A dormant account is one in which no activity, whether a deposit or withdrawal, has occurred over a certain period of time. Usually dormant accounts are also low-balance accounts. Since there are not a lot of funds involved, the account holder may not feel any effects that the account’s inactivity may have. However, even if the account holder does not perform any action in relation to the account, it may still accumulate interest, albeit a small amount, as well as be subject to deductions resulting from service charges.
Dormant accounts are sometimes confused with inactive accounts. While they do have certain similarities, inactivity usually comes first. For instance, if the account holder does not initiate any transactions for an entire year, the account may be considered inactive. Should this period of inactivity extend to two years or more, the account may be considered dormant. The period of time after which an account is considered either dormant or inactive may depend on the territory in which the bank is situated, or may also vary from bank to bank. Banks may also, at their discretion, issue notices to inform account holders regarding the status of their accounts, thereby helping avoid dormancy.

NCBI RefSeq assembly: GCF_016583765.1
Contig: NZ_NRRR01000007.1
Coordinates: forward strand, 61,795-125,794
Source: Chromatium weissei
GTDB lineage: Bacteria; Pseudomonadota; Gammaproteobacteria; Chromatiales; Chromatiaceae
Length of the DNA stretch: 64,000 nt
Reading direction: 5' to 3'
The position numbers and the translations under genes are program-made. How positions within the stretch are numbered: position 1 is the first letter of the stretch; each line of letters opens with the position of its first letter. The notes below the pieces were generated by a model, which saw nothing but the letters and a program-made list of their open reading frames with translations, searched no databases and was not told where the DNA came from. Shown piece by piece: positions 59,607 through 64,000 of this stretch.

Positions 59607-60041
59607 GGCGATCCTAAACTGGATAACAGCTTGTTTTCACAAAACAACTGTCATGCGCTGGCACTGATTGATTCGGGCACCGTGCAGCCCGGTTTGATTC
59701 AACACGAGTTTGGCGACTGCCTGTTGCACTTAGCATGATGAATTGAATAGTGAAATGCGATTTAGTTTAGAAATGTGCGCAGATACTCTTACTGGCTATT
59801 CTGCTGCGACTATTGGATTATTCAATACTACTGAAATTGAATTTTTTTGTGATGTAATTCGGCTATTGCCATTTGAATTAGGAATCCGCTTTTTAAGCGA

When an account is declared dormant, the account holder may no longer perform transactions, such as deposits or withdrawals. If a check is issued for a dormant account, this may also be dishonored, even though there is sufficient balance to cover it. Changes to account details may also be restricted. Dormant accounts may be reactivated, but the conditions under which this can be done may also vary depending on the laws of the specific country.